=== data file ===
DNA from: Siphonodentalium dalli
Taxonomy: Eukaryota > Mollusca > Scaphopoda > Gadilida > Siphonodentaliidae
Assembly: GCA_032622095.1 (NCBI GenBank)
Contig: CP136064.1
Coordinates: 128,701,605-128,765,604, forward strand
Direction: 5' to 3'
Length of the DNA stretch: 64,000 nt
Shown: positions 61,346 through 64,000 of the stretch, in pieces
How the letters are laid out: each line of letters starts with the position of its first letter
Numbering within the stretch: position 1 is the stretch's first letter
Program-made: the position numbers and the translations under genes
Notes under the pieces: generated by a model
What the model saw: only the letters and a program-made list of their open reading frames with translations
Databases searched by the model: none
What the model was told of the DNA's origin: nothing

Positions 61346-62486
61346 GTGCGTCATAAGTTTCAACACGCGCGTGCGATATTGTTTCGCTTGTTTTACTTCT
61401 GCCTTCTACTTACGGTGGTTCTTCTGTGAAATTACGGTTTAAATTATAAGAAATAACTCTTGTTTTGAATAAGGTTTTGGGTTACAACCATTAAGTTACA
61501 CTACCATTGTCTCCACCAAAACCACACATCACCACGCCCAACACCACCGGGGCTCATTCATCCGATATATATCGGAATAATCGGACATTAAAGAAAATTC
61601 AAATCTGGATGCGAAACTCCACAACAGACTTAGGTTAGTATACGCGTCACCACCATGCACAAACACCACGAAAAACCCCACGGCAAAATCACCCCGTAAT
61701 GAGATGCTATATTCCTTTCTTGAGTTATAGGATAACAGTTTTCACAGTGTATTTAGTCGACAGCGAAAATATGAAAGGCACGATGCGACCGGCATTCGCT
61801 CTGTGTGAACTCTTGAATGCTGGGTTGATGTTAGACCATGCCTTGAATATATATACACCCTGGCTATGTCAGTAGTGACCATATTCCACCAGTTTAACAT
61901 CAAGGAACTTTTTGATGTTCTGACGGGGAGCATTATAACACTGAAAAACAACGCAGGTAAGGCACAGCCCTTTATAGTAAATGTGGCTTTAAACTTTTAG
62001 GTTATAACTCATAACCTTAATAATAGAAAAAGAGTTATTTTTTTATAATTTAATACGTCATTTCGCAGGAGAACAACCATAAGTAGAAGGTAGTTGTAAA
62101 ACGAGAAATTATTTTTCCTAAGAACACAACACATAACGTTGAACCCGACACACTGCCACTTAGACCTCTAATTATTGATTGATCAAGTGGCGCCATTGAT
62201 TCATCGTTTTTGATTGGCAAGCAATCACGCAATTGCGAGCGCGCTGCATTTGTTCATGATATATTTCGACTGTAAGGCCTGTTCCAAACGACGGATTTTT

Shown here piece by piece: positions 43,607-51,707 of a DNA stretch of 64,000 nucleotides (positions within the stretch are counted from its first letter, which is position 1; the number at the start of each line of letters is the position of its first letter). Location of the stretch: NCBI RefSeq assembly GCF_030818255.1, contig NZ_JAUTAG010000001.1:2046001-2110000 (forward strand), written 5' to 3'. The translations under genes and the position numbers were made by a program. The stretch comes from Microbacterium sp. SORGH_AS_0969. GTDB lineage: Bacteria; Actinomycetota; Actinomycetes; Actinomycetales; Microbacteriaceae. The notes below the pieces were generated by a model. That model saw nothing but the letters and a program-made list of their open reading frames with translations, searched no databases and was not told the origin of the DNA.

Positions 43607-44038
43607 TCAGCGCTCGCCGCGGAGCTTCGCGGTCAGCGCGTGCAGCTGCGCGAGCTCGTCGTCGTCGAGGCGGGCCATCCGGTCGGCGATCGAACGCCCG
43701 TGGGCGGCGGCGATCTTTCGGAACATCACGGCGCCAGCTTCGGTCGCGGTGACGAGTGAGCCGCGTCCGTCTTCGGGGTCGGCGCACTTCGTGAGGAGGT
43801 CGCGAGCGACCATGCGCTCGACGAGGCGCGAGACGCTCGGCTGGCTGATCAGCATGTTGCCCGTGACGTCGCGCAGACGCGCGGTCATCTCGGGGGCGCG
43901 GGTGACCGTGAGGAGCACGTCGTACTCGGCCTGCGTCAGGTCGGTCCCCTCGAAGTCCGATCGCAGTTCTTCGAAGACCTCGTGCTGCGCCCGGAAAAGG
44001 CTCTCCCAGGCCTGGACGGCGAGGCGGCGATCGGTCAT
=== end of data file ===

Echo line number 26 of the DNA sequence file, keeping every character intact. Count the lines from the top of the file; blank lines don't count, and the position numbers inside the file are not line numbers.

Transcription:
62201 TCATCGTTTTTGATTGGCAAGCAATCACGCAATTGCGAGCGCGCTGCATTTGTTCATGATATATTTCGACTGTAAGGCCTGTTCCAAACGACGGATTTTT